- Hervik, A. K., & Svihus, B. (2019). The Role of Fiber in Energy Balance. Journal of nutrition and metabolism, 2019, 4983657.
- Higuero, T., Abramowitz, L., Castinel, A., Fathallah, N., Hemery, P., Laclotte Duhoux, C., … Vinson-Bonnet, B. (2016). Guidelines for the treatment of hemorrhoids (short report). Journal of Visceral Surgery, 153(3), 213–218.
- Holscher, H. D. (2017). Dietary fiber and prebiotics and the gastrointestinal microbiota. Gut Microbes, 8(2), 172–184.
- International Life Sciences Institute. (n.d.). Dietary Fiber Database. Retrieved February 11, 2020, from https://ilsina.org/our-work/research-tools-open-data/dietary-fiber-database/
- Lambert, J. E., Parnell, J. A., Tunnicliffe, J. M., Han, J., Sturzenegger, T., & Reimer, R. A. (2017). Consuming yellow pea fiber reduces voluntary energy intake and body fat in overweight/obese adults in a 12-week randomized controlled trial. Clinical Nutrition, 36(1), 126–133.
- MedlinePlus. (2021). Fiber. https://medlineplus.gov/ency/article/002470.htm
- McRorie, J. W., Jr., & McKeown, N. M. (2017). Understanding the physics of functional fibers in the gastrointestinal tract: An evidence-based approach to resolving enduring misconceptions about insoluble and soluble fiber. Journal of the Academy of Nutrition and Dietetics, 117(2), 251–264.
- Miketinas, D. C., Bray, G. A., Beyl, R. A., Ryan, D. H., Sacks, F. M., & Champagne, C. M. (2019). Fiber intake predicts weight loss and dietary adherence in adults consuming calorie-restricted diets: The POUNDS Lost (preventing overweight using novel dietary strategies) Study. The Journal of Nutrition, 149(10), 1742–1748.
- National Academy of Sciences. (n.d.). Dietary Reference Intakes: Macronutrients. Retrieved from https://www.nationalacademies.org/our-work/summary-report-of-the-dietary-reference-intakes
- National Heart, Lung, and Blood Institute. (2019, January 30). Metabolic syndrome. Retrieved February 11, 2020, from https://www.nhlbi.nih.gov/health-topics/metabolic-syndrome
- North, C. J., Venter, C. S., & Jerling, J. C. (2009). The effects of dietary fibre on C-reactive protein, an inflammation marker predicting cardiovascular disease. European Journal of Clinical Nutrition, 63(8), 921–933.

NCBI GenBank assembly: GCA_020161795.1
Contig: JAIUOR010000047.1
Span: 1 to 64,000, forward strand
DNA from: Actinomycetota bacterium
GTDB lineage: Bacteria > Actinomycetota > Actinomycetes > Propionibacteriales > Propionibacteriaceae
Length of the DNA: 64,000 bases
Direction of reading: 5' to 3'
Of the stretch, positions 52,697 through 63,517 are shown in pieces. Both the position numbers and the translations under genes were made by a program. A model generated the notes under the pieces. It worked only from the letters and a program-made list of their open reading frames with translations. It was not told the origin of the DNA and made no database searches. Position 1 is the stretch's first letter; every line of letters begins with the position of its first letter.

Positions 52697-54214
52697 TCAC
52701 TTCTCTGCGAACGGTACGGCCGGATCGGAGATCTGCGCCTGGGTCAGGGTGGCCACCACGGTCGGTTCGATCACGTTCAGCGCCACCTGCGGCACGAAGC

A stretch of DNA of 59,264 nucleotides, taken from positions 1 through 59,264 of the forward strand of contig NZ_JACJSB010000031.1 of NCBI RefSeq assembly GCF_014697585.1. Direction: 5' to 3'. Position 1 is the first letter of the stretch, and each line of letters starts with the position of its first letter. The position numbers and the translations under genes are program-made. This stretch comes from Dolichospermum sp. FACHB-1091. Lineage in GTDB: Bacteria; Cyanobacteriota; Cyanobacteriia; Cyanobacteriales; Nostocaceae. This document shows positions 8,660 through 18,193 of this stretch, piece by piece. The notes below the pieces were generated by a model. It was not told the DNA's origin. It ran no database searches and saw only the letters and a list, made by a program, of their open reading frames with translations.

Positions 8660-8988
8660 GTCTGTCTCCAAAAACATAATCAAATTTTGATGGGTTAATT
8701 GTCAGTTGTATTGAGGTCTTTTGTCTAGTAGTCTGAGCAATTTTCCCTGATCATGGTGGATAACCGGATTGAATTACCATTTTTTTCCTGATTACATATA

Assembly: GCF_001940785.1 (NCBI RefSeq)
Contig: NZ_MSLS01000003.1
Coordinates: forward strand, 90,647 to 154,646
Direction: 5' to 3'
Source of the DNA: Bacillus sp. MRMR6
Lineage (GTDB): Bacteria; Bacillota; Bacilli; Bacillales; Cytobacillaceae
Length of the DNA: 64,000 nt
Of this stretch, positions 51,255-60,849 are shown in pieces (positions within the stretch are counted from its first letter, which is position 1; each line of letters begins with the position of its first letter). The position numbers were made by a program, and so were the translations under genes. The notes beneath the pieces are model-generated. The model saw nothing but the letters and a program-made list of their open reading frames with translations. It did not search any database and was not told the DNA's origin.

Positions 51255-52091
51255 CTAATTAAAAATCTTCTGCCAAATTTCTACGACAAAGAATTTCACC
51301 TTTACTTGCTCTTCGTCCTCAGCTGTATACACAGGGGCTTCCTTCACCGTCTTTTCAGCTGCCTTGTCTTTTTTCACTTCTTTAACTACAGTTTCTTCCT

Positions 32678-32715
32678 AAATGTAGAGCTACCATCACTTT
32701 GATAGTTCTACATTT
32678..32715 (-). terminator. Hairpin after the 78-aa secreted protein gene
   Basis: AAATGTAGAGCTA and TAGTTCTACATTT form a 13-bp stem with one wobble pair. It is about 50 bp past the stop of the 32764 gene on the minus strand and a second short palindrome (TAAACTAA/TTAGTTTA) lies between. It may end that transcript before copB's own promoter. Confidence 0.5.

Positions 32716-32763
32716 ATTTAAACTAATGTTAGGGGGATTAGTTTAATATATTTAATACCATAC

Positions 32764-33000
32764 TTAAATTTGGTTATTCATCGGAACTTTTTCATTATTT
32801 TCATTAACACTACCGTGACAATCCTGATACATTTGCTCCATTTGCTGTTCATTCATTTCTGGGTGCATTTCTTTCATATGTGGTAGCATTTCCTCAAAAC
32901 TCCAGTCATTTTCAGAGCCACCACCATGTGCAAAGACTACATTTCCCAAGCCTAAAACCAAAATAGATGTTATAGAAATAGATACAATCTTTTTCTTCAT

- Simpson, H. L., & Campbell, B. J. (2015). Review article: Dietary fibre-microbiota interactions. Alimentary Pharmacology & Therapeutics, 42(2), 158–179.
- Slavin, J. (2013). Fiber and prebiotics: Mechanisms and health benefits. Nutrients, 5(4), 1417–1435.
- Srour, B., Fezeu, L. K., Kesse-Guyot, E., Allès, B., Méjean, C., Andrianasolo, R. M., … Touvier, M. (2019). Ultra-processed food intake and risk of cardiovascular disease: prospective cohort study (NutriNet-Santé). BMJ, l1451.
- Thompson, S. V., Hannon, B. A., An, R., & Holscher, H. D. (2017). Effects of isolated soluble fiber supplementation on body weight, glycemia, and insulinemia in adults with overweight and obesity: a systematic review and meta-analysis of randomized controlled trials. The American Journal of Clinical Nutrition, 106(6), 1514–1528.
- U.S. Department of Agriculture. (n.d.). FoodData central. https://fdc.nal.usda.gov/
- U.S. Department of Health and Human Services, & U.S. Department of Agriculture. (2015). 2015-2020 Dietary Guidelines. Retrieved February 11, 2020, from https://health.gov/our-work/food-nutrition/2015-2020-dietary-guidelines/guidelines/
- U.S. National Library of Medicine. (2018, June 21). Soluble vs. insoluble fiber. Retrieved February 11, 2020, from https://medlineplus.gov/ency/article/002136.htm
- Valdes, A. M., Walter, J., Segal, E., & Spector, T. D. (2018). Role of the gut microbiota in nutrition and health. BMJ, k2179.
- Veronese, N., Solmi, M., Caruso, M. G., Giannelli, G., Osella, A. R., Evangelou, E., … Tzoulaki, I. (2018). Dietary fiber and health outcomes: An umbrella review of systematic reviews and meta-analyses. The American Journal of Clinical Nutrition, 107(3), 436–444.
- Wang, P.-Y., Fang, J.-C., Gao, Z.-H., Zhang, C., & Xie, S.-Y. (2015). Higher intake of fruits, vegetables or their fiber reduces the risk of type 2 diabetes: A meta-analysis. Journal of Diabetes Investigation, 7(1), 56–69.
- Whiting, D. R., Guariguata, L., Weil, C., & Shaw, J. (2011). IDF Diabetes Atlas: Global estimates of the prevalence of diabetes for 2011 and 2030. Diabetes Research and Clinical Practice, 94(3), 311–321.
- Yang, J. (2012). Effect of dietary fiber on constipation: A meta analysis. World Journal of Gastroenterology, 18(48), 7378.
- Yang, Y., Zhao, L.-G., Wu, Q.-J., Ma, X., & Xiang, Y.-B. (2015). Association between dietary fiber and lower risk of all-cause mortality: A meta-analysis of cohort studies. American Journal of Epidemiology, 181(2), 83–91.
- Zou, J., Chassaing, B., Singh, V., Pellizzon, M., Ricci, M., Fythe, M. D., … Gewirtz, A. T. (2018). Fiber-mediated nourishment of gut microbiota protects against diet-induced obesity by restoring IL-22-mediated colonic health. Cell Host & Microbe, 23(1), 41-53.e4